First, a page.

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Generally, a double negative implies a positive.

I'm not going nowhere

(So I must be going somewhere)

Although, in colloquial or illiterate circles it may not.

We don't need no stinkin' badges.

What examples are there of a double positive implying a negative?

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How can double positive imply a negative? –  Philoto Jun 15 '11 at 12:50
    
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@Tragicomic yeah, right, if it is said sarcastically, it can be a negation. But it's not the case of double positive making a negative. Every phrase, when said sarcastically, can mean its own exact opposite. –  Philoto Jun 15 '11 at 13:07
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It is simply not true that a double negative implies a positive. With suitable context and emphasis you can make "I'm not going nowhere" come out positive (for example, "I think you're going nowhere." "No, I'm not going nowhere") but without that special context and intonation, every native speaker of every variety of English will understand that to be negative, even if they complain that it is "ungrammatical". This egregious falsehood has been promulgated by generations of educators to provide a rationalisation for their arbitrary social judgments. –  Colin Fine Jun 15 '11 at 13:39
    
I will say more, in some languages it is grammatical to use double negative and it will still be negative. Never say "never" in russian, for example, sounds more like never do not say "never" (никогда не говори "никогда"). And it is a proper negative statement. We do need to use clumsy constructions if we want double negative to imply a positive. –  Philoto Jun 15 '11 at 13:46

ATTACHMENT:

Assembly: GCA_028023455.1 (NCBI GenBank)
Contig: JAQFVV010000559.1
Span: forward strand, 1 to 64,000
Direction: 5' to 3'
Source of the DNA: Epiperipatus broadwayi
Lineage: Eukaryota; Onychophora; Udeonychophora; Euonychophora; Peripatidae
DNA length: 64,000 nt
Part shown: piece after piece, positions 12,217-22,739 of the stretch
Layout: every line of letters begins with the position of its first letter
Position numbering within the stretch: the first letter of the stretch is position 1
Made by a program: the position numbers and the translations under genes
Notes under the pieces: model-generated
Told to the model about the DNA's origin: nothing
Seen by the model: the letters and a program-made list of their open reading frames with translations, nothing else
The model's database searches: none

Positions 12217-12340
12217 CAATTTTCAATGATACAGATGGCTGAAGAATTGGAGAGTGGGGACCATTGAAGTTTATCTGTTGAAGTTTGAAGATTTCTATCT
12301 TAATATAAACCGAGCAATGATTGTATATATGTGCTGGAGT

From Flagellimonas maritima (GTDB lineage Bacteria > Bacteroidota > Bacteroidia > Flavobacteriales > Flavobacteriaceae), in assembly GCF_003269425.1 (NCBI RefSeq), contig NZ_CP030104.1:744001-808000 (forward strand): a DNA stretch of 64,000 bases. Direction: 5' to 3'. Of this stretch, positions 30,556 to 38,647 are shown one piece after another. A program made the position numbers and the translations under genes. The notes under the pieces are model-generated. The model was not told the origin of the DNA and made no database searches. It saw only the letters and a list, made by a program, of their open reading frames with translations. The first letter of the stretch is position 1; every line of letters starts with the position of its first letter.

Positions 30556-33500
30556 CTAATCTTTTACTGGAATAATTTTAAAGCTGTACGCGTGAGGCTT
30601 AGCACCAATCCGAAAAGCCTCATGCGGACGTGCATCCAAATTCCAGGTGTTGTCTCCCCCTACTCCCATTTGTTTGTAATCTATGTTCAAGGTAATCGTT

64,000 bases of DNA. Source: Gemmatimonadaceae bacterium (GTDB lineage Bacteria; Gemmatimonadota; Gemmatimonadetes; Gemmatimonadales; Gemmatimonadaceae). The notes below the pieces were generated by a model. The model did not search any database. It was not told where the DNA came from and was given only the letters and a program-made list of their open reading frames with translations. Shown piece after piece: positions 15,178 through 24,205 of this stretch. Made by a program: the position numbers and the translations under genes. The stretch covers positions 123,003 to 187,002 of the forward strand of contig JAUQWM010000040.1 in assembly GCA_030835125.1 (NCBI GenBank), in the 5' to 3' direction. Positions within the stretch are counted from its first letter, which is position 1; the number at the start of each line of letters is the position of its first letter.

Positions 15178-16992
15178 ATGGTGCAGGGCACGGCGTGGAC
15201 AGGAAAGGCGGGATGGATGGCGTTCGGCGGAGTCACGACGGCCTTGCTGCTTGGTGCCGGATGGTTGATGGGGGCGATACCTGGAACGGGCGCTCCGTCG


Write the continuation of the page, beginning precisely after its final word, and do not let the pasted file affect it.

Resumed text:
3 Answers 3

The reason why there are no double positives implying negatives, is because double positives are used to mean that something is doubly good

Yeah - right

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Wiktionary's discussion page for the Yeah Right states The words themselves emphasise the positive. Only the tone and expression indicate irony –  JoseK Jun 15 '11 at 12:56
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@Josek, There is a famous (in el&l circles) joke that a lecturer announces there are no double.... and a voice from the back of the room responds sarcastically "yeah right" –  mgb Jun 15 '11 at 12:59
    
Yes - I'm referring to that very joke as the link shows. The entry called "double positive" contained that anecdote but was removed with the above comment –  JoseK Jun 15 '11 at 13:01
    
@JoseK It could be reasonably argued that the 2 words paired together are so commonly used to indicate a sarcastic 'no', that the phrase itself has taken on that meaning. –  Jez Jun 15 '11 at 16:54

There aren't any double positives conveying a negative meaning.

The reason why there are no double positives implying negatives, is because double positives are used to mean that something is doubly good. For example:

Extra, extra good/Absolutely extremely excellent.

It's a bit like the maths principle that two negatives make a positive (not in illiterate circles), but two positives still make a positive

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There is one example that I'm aware of, but I do not have sufficient reputation to post an answer to my own question. I'll check in 8-hours to see if somebody else comes up with something. –  Bill Jun 15 '11 at 12:53
    
@Bill: you can comment on your own question without rep. –  Mitch Jun 15 '11 at 13:52
    
If I had ever written, "I don't get nothing that don't do me no good.", I would have written a double-double negative, which means a double positive (logically speaking, no negative concord). Now, those double positives done in that way would have given me a negative. That is, a negative followed by at least a 10% negative off of the grade I would have received on that assignment otherwise. –  jyc23 Jun 16 '11 at 3:55

Double negatives, e.g., "I can't get no satisfaction," are termed informal intensifiers and are used to stress negation. The rules affecting English grammar are not synonymous with mathematical operations, so it is an error to believe that two negations must create a positive. Of course, they can, if that is the speaker's intent:

"Mr T doesn't look as if he can't kick some butt." - Eddie Murphy

By the same token, a double positive would work as an intensifier, strengthening the degree of emphasis, as in this review of a Burgundy by critic Clive Coates:

Good balance. Positive at the end. Very good indeed.

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